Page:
07/11/2017: How pizza can explain the big net neutrality debate
We are now officially in the midst of Amazon Prime Day, the company's invented online shopping holiday. A lot of people who are buying electronics from the retail giant may not know how to immediately install them, which is why Amazon has started a service that will provide in-person help. On today's show, we'll talk about why the company is dipping its toes in this area. Afterwards, we'll discuss a payment startup called Stripe that will allow companies from all over the world to take payments — whether we're talking credit cards or apps. And finally, we'll look at how ordering pizza can help us understand the debate over net neutrality.  (07/11/2017)

07/10/2017: Like a freeway with a special lane for Hondas, but not Toyotas
It's Christmas in July for Amazon. The retail giant is kicking off its summer online shopping sale this week: Prime Day. (Which you've probably seen the advertisements for.) But how sweet will the deals actually be? Adam Burakowski, deals editor at The Wirecutter, joined us to discuss whether all the hype is worth it. Plus: we'll look at news that thousands of tech companies are engaging in a day of action on the 12th to prevent the roll back of net neutrality rules. Net neutrality is the idea that internet service providers should give equal access to all information and websites. To get a better idea of how this concept works, Charles Duan, a staff attorney at Public Knowledge, gave us some analogies. And afterwards, we'll hear from one company — Vimeo — about how they're preparing for this day of action. (07/10/2017)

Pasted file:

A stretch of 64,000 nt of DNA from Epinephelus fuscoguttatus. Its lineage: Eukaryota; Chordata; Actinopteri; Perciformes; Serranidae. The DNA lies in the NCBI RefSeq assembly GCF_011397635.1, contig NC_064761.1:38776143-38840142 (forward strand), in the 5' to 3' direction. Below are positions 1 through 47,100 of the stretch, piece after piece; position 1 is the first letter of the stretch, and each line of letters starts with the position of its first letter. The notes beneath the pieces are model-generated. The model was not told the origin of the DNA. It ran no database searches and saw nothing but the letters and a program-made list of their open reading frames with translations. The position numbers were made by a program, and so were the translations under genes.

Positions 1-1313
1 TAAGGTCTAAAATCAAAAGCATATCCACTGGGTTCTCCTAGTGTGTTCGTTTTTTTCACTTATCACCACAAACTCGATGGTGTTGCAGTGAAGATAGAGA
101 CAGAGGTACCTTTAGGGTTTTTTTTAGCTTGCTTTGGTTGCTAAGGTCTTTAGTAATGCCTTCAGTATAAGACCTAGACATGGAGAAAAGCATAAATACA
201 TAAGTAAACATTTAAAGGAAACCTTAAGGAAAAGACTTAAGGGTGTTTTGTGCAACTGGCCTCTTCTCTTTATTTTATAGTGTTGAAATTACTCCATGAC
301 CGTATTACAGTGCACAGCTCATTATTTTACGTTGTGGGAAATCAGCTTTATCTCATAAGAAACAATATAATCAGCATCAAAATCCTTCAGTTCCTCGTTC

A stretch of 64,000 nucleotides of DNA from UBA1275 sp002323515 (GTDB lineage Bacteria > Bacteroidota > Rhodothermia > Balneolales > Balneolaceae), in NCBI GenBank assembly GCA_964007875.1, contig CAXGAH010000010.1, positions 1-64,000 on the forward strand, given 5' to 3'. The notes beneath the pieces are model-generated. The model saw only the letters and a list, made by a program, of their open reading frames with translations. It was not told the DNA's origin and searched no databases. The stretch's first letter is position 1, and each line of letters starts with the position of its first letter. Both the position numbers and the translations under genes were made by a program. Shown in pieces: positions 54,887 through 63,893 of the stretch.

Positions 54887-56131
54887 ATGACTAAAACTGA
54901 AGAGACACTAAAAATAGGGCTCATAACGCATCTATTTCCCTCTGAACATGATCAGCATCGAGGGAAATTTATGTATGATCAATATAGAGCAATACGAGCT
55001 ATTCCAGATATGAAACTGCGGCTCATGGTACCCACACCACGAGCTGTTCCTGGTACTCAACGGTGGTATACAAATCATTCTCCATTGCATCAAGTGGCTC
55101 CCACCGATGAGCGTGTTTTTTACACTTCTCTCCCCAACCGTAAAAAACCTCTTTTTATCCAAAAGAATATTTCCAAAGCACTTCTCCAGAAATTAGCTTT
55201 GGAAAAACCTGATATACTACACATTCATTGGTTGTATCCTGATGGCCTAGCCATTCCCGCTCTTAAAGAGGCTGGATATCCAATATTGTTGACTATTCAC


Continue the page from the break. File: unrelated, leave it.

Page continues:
07/07/2017: Combating sexual harassment in the workplace
The tech industry has been rocked yet again by revelations about a culture of sexual harassment and unwanted advances. Sarah Kunst, founder and the CEO of the sports media company Proday, joined us to talk about these issues and what companies can do to prevent them. Plus: We play this week's Silicon Tally with David Gura, the co-host of Bloomberg Surveillance and the anchor for Bloomberg Television. (07/07/2017)

07/06/2017: The meme economy
By now, you've probably seen the video of President Donald Trump beating up a man with the CNN logo superimposed on his face. The whole controversy got us thinking about memes: can someone own a meme? Can it be copyrighted? Corynne McSherry, legal director at the Electronic Frontier Foundation, stopped by to break it all down for us. Afterwards, we'll chat with Enigma CEO Hicham Oudghiri about his company's service, which promises to be a powerful tool for accessing and understanding publicly available data sets.  (07/06/2017)

07/05/2017: The growing smart-speaker market in China
You've probably heard of the Amazon Echo and Google Home, but what about the DingDong? Or the Little Fish? Turns out there are a series of smart speakers that are specifically designed for Chinese buyers. And Alibaba, the e-commerce behemoth based in China, wants in on that market. On today's show, we'll discuss how much of a threat the company's new device could pose to Google and Amazon, and then examine some of the challenges associated with Chinese-language voice assistants. Plus: A look at the world of video-game modding. (07/05/2017)